Find something that exerts / exhausts you, is creative / abstract, or otherwise deals with the world around you. Which is why I'd suggest avoiding reading - at least for the purpose of your goal you've stated.

    Of course, the girlfriend part will occasionally leave you with bigger logic gaps to comprehend than the code you're worried about, but...

Anyway, enough from me.

Hope this helps.

+2  A: 


+2  A: 

Well, relaxing is hard when you have excess of responsibilities...I do envy those that can live well with that...

In my case, I try to do sports (running, swimming) and then relax by cooking and listening to music (and, of course, enjoying lots of TV shows)

Luis Abreu
+1  A: 

Go kitesurfing. There's nothing better than an awesome sunset kite-session after work.


Walk from work to home, go to a gym, spend time with family, or devote a bit of time to your hobby (of course if you have one except programming :P)


Running, outside specifically... you cannot afford to run outside and not be aware of your surroundings (especially in the city).

I've yet been able to find a cure for dreaming about a challenging problem though....


Only two things can really get you mind of the code:

  1. Working out
  2. Liquor

Practice both regularly, and you will be GRAND!

Preferably in that order, unless hillarious things might occur ;)
+5  A: 

I've once had a boss who was very tolerant to us, the IT guys. A former sysadmin himself, he even made a rule for us. No work during the last hour of the day, only emergencies. We were spending that hour shooting each other in Quake 1. Our kind boss wasn't even disturbed by our wild screams, because he was doing it with us :) I don't claim this is a panacea for everybody, but it worked for us. We were always leaving the office very fresh, with a clear mind and in a good mood. A dose of adrenaline makes wonders, you know...

+108  A: 

Sex... See, you stopped thinking about work already

lol, ..........
hasen j
I concur (indeed)
Evan Plaice

I also struggle with this problem almost every day. Here are some of my recommendations how to win this fight :)

1) Do some sports, e.g. climbing is extraordinary good, because when you climb, you have to be fully concentrated on the path and don't have time/opportunity to think of the job. I also cycle to/from work, go to the mountains, swimm, make long distance running etc.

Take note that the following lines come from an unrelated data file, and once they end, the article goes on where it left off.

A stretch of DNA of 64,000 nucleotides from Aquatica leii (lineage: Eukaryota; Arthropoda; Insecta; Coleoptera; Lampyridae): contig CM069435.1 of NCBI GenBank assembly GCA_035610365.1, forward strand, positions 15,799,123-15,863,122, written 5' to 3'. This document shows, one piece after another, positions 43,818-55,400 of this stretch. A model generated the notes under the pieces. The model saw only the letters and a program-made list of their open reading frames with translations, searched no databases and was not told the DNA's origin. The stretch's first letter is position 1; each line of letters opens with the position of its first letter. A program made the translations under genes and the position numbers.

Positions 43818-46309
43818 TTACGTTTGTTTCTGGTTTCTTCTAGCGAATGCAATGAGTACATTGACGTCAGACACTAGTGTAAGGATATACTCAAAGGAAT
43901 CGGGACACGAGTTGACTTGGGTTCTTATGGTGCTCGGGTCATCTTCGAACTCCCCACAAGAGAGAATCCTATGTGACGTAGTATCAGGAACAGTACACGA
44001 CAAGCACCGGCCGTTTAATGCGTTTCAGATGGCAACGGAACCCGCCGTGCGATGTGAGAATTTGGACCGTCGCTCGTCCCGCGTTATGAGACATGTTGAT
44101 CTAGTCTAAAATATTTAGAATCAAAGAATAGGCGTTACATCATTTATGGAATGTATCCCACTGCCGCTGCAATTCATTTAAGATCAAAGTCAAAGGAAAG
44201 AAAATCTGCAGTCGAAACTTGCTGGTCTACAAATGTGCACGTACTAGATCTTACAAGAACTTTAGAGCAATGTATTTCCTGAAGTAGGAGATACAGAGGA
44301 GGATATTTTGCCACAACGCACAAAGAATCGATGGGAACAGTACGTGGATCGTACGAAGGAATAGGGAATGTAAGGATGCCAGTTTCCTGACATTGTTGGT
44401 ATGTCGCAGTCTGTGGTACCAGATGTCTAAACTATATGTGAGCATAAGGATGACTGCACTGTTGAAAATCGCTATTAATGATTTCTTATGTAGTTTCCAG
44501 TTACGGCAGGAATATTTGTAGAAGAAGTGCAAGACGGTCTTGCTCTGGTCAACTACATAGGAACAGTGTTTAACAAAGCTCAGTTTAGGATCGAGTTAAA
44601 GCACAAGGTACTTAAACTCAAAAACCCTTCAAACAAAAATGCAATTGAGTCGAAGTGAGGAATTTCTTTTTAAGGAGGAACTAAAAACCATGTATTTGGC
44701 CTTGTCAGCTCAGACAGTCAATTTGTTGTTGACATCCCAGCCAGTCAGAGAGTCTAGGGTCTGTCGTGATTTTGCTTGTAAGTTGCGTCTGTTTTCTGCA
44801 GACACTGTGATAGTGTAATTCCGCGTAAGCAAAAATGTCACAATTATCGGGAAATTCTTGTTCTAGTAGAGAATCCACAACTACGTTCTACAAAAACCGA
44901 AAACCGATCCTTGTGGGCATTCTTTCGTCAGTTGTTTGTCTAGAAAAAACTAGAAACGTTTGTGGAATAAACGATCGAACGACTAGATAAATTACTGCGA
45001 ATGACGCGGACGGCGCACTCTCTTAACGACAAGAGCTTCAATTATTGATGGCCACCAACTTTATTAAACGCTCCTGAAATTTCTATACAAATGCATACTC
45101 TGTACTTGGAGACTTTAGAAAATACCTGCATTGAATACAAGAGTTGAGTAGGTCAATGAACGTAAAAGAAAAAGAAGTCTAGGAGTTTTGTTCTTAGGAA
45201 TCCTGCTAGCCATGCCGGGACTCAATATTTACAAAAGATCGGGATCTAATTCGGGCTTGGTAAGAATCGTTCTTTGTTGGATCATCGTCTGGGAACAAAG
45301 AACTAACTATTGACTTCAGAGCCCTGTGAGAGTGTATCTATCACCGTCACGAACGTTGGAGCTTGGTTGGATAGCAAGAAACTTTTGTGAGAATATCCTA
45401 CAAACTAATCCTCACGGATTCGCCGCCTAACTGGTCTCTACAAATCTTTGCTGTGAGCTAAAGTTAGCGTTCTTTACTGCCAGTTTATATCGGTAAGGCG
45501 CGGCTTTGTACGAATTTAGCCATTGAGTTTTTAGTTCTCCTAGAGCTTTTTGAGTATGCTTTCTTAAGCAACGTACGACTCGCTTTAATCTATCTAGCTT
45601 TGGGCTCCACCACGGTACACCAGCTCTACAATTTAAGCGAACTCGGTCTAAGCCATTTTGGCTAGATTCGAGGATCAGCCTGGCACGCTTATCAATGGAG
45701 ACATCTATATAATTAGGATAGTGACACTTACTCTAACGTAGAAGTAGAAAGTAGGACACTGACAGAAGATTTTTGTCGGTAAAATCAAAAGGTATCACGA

2) Find some friends who are not IT freaks. Talk with them about "normal" problems like broken car, children etc

3) Find a girlfriend/get married (except your girlfriend/wife is the same kind of freak as you are, that wouldn't help)

4) Have children/buy a pet

5) Buy a non-IT magazine, read a book, go to the movies/theater.

6) Go for a drink with couple of friend - I strongly recommend it at least twice in a month.

Good luck :)


Find interesting stuff that's not computer related. For me, that is music, working out, gardening, etc.

Things that are very unvirtual, I guess.

Paul Nathan
+4  A: 

Meditation has really helped me in all areas of personal and professional life. It's all about focusing on something very cyclic and routine, such as the air touching the tips of your nostrils when breathing in and out. You practice "mindfulness", which is really another way of saying "distancing yourself from your anger, fear, frustration, happiness, sadness, ecstacy, and etc". You don't have to try to achieve all the spiritual aspects of meditation that are sought in Buddhism (such as ego loss); it can be simply a way to relax. Try this book out: Mindfulness in Plain English


Spinning poi, staff :) It's not quite martial arts but it's good to just let your muscles talk to each other and let your mind drift for a while.


go out into the world like sit down on the grass and just do nothing and look around it does wonder's. i personally love going to the beach especially ones that are empty so you can only hear yourself thinking the wind and the water.

smoking the grass also helps

A blend of physical and mental activity is generally perfect.

You cannot think about work because you are required to think about something else. The physical activity will also help you relax and cool.

Suggestion : motorbike riding!

Edouard A.
+1  A: 

All of the good answers have a pretty common theme: diversify!

For me it's play guitar - I make it up as I play. That helps because it uses a different part of my brain to programmed. I don't know what your hobbies are, but try doing something completely opposite to your day-to-day job. A diverse mental portfolio has the same strength as a diverse stock portfolio, and leaves your options open should you ever become sick of being a programmer.

Mike Robinson
+20  A: 

Not directly to get your mind completely off of it, but for me it has helped a lot to have pretty steady working hours and a stationary computer at work. I.e. not a laptop that you bring with you home that lay somewhere screaming for attention:

Use me! You know you want to! You could get so much done if you just pick me up and work a little! You know that thing you are thinking about right now, come try see if it works!!

Nice compartmentalization. For that matter, give up the CrackBerry or devices that keep you tethered to work too.
David Robbins

Take a class of some kind. I am 23 in my senior year and working full time. On the days I don't have class I find myself engaging the problem you described. Attending class really takes my mind somewhere else. I'll come into work the next day without having given a second thought to what I was working on for 15 hours.

Josiah Ruddell
+14  A: 

Join a local rock climbing gym. It will be the most fun and best way to stay in shape. You have to focus on what you are doing. It's easy to let your mind think only about the next hold and the next movement up the wall.